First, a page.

It’s hard to believe that someone shopping for a fast car could walk into a Nissan dealership and buy something that predates the Obama administration, the first release of Android OS, the first test of the Large Hadron Collider, and Justin Bieber’s music career, but the R35 GT-R is still trucking along. It’s old enough that early Japanese examples can be imported to Canada while the model’s still in production, but it won’t last forever. The automotive industry is going electric, and Yokohama’s terrible lizard will have to change with it. At the Japan Mobility Show, the world got a glimpse of where the GT-R is going with the Nissan Hyper Force Concept, an angular electric juggernaut with badging that’s as subtle as a sledgehammer.
Granted, the Nissan Hyper Force Concept isn’t officially a GT-R, but it doesn’t take much imagination to see the colors on the pixelated grille badge and picture what it would say. Come to think of it, pixilation in this context is extremely online, but that’s 2023 for you. Oh, and it has a set of side graphics that feel very ’80s Skyline, another nod to this car’s intentions.
Anyway, let’s zoom out for a second. The rebooted Nissan GT-R has never been a pretty car. It’s a flying brick, a cinderblock physicist hellbent on warping perceptions of speed. The Hyper Force Concept? Well, it takes the purposefulness of the R35, throws it in a Blendtec with a super silhouette car, then hits puree.
Unsurprisingly, the radically angular sheetmetal is shaped just as much by stylists as it is by the wind tunnel. Nissan’s keen to point out the front ducting optimized for cooling performance, a bi-level rear diffuser, and “a newly developed plasma actuator suppresses air detachment to maximize grip and minimize inner-wheel lift during cornering.” I’m sorry, what? Using plasma for flow control is fascinating stuff, and buzz around it is more commonly found in the aerospace industry than the automotive industry. Maybe it’s the next frontier for active aerodynamics, but either way, it feels perfectly GT-R.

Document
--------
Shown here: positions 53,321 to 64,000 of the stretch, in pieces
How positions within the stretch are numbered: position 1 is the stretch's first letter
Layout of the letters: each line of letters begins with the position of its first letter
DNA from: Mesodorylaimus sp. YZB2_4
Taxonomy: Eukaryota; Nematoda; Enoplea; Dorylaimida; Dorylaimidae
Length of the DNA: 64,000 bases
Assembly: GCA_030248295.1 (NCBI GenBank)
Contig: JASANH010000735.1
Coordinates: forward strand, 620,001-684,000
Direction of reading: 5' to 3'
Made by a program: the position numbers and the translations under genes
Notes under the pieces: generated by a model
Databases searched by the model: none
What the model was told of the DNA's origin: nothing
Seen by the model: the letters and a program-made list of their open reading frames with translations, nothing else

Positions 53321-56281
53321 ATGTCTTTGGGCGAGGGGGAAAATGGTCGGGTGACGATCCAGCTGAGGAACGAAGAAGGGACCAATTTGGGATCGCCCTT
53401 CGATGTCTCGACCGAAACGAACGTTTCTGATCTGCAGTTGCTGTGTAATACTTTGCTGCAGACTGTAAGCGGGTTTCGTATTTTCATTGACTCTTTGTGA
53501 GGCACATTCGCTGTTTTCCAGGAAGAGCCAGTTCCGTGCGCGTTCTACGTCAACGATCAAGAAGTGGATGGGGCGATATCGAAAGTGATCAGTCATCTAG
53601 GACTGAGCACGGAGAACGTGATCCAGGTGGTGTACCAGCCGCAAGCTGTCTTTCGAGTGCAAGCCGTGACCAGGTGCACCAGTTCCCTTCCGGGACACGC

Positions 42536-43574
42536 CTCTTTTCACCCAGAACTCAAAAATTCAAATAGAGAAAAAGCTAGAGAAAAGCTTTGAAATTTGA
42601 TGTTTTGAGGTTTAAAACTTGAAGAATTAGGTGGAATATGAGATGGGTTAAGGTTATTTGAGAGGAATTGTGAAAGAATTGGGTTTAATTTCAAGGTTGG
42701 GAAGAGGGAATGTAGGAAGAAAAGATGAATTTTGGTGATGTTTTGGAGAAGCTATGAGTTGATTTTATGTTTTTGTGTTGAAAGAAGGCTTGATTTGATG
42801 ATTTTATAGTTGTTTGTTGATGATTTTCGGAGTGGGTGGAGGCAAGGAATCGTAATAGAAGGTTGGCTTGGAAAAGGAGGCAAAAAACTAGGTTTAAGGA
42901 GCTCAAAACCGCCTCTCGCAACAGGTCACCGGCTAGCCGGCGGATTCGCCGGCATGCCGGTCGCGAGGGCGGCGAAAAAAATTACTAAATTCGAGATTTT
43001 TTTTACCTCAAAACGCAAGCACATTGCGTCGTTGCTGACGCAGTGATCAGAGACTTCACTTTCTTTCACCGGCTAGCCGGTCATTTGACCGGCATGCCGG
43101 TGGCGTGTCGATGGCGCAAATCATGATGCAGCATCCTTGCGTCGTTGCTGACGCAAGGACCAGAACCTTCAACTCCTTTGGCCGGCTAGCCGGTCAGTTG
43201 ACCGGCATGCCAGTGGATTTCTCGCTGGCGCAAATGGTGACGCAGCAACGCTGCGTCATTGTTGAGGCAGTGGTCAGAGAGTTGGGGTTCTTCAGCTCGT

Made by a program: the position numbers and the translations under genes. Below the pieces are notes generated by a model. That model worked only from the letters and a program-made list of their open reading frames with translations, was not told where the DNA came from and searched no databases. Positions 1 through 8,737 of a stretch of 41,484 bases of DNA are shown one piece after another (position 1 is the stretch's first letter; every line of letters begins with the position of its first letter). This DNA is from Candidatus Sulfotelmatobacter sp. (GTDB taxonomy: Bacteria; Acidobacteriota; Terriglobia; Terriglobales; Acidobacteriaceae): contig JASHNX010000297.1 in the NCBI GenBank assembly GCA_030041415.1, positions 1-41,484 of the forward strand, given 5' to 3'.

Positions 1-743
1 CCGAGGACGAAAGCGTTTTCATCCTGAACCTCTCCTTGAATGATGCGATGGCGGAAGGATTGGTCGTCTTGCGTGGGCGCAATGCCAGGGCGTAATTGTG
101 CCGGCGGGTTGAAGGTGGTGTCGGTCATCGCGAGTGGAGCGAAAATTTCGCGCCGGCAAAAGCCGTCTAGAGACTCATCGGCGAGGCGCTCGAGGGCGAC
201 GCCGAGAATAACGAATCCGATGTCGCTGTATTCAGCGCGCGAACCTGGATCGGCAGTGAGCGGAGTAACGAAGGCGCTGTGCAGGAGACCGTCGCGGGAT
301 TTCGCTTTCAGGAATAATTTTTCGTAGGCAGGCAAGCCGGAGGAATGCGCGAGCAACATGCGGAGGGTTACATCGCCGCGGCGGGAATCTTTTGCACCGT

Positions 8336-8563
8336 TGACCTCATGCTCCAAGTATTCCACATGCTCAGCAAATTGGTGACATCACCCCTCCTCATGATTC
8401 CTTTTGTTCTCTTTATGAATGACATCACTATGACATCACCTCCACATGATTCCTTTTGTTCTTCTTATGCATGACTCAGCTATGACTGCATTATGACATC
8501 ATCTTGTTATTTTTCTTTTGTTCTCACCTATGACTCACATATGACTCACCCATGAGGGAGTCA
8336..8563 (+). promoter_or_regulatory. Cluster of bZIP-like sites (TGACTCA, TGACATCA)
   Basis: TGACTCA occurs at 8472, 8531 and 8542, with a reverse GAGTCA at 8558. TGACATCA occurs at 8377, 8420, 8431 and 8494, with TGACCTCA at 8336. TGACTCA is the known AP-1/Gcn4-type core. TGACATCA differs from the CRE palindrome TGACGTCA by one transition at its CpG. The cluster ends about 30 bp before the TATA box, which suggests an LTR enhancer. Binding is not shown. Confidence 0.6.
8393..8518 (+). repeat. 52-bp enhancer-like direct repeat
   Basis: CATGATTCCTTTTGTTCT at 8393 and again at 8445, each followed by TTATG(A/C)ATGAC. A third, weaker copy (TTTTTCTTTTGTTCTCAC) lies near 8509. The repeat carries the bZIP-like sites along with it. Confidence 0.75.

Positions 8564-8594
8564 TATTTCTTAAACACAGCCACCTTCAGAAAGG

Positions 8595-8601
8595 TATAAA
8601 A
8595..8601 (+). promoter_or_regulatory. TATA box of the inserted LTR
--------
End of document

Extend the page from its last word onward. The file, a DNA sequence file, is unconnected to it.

Also GT-R? Absolutely crushing amounts of straight-line speed. The R32 was an unbeatable Group A monster, the R35 was a cut-priced supercar when it launched, and the Hyper Force Concept aims to turn things up to 11. How does 1,341 horsepower sound? Yep, that ought to scramble the odd pancreas. Nissan claims that a solid state battery feeds the bevy of electric motors, although given the non-driving nature of many concept cars, there’s a good chance it doesn’t really. Still, concept cars require a certain suspension of disbelief, and if Lamborghini rolled out a concept with laser beams for windshield wipers and spoiler-mounted swords, we’d still gawk at it.
The cabin of the Hyper Force Concept looks like a holodeck, and all the graphics were co-designed by the Gran Turismo magicians at Polyphony Digital. In GT drive mode, everything’s calm and blue, but flick the Hyper Force Concept into R mode, and everything glows red with violence. The suspension and active stabilization settings can be altered remotely on the fly, AR-enabled visors bring virtual racetrack ghosts into the physical world, and tiny screens flash with nerdy information from brake disc temperature to tire temperature to power distribution. Nissan claims that the Hyper Force Concept was designed with gamers in mind, and the sheer information overload is certainly on-brand for that.
After getting over the initial design shock, it’s easy to see why Nissan made the Hyper Force Concept. It’s powerful, purposeful, full of tech, and a bit ugly, all of which makes it a proper GT-R. The veiled badge on the front and the DR30 Iron Mask-aping sill graphics aren’t just there as lip service, because this is certainly a possible future for Nissan’s undisputed flagship.
(Photo credits: Nissan)
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